The Netherlands administered its first coronavirus shot to a nursing home worker on Wednesday, as it became the last country in the 27-nation EU to start a vaccination programme.
The government has been under fire for its slow rollout of the Pfizer/BioNTech vaccine with Prime Minister Mark Rutte admitting this week that he was "really disappointed".
The first person to be inoculated was 39-year-old health worker Sanna Elkadiri, in a ceremony in the southern town of Veghel attended by top Dutch officials.
"It's very special that I have been able to kick this off. And I just hope that soon many others will actually do this with me," Elkadiri told AFP
She said she felt "physically normal" after getting the vaccine.
"If you work in healthcare, you just want to be able to provide your client with full care. And that just does not work as it is now," she added.
Health Minister Hugo de Jonge said it was an "amazing moment" for the Netherlands, despite the slow start.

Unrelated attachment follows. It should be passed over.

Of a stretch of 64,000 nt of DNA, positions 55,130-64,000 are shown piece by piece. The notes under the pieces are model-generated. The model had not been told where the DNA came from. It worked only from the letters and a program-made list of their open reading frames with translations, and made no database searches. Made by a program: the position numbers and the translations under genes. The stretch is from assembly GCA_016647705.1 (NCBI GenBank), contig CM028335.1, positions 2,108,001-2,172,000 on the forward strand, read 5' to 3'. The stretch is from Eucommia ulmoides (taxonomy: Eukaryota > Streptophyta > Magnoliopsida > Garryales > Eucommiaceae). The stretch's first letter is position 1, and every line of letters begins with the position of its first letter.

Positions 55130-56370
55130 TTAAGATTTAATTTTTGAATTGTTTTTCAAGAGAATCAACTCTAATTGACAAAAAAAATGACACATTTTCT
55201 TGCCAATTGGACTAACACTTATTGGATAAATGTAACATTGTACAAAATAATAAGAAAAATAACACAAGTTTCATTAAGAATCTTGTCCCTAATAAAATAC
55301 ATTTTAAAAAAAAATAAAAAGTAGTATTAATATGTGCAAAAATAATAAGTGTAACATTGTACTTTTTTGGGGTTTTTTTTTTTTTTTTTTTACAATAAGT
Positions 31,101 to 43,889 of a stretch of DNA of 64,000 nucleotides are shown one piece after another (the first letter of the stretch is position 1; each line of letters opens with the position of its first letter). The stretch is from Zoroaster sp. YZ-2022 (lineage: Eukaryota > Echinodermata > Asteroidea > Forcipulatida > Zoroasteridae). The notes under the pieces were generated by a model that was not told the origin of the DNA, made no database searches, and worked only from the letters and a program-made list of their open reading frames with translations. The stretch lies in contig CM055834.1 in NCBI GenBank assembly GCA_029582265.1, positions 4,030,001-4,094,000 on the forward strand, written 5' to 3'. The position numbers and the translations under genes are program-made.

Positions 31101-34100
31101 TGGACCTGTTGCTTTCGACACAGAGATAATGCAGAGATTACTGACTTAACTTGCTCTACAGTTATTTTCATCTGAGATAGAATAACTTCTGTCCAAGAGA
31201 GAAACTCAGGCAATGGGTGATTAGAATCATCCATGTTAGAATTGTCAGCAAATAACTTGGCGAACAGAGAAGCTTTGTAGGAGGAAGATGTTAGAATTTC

"I understand that there is criticism, that criticism stems from impatience... I understand that," de Jonge told AFP.
"At the same time, I hope that we will also celebrate the triumph of science, all the enormous achievements of healthcare, that we also celebrate that together."
Frontline hospital staff across the country dealing with Covid-19 patients were to be the first inoculated during Wednesday.
The Netherlands is beginning its vaccination programme nearly two weeks after the first jabs began in the EU on December 27, and almost a month behind Britain.
The government faced withering criticism in a debate in parliament on Tuesday over the debacle, with MPs livid that the vaccines had been sitting in freezers for two weeks.
"I am really disappointed that we are doing this two weeks after other countries," Rutte told MPs.
De Jonge meanwhile admitted that the government had not been sufficiently "agile" in rolling out the vaccine.
Officials have previously blamed logistical issues and the need for domestic authorisation.
The Netherlands has since mid-December been under its toughest lockdown since the pandemic began, with all schools and non-essential shops closed and people advised to stay at home.
Rutte had previously promoted an "intelligent lockdown" that was more relaxed than most of the country's European neighbours.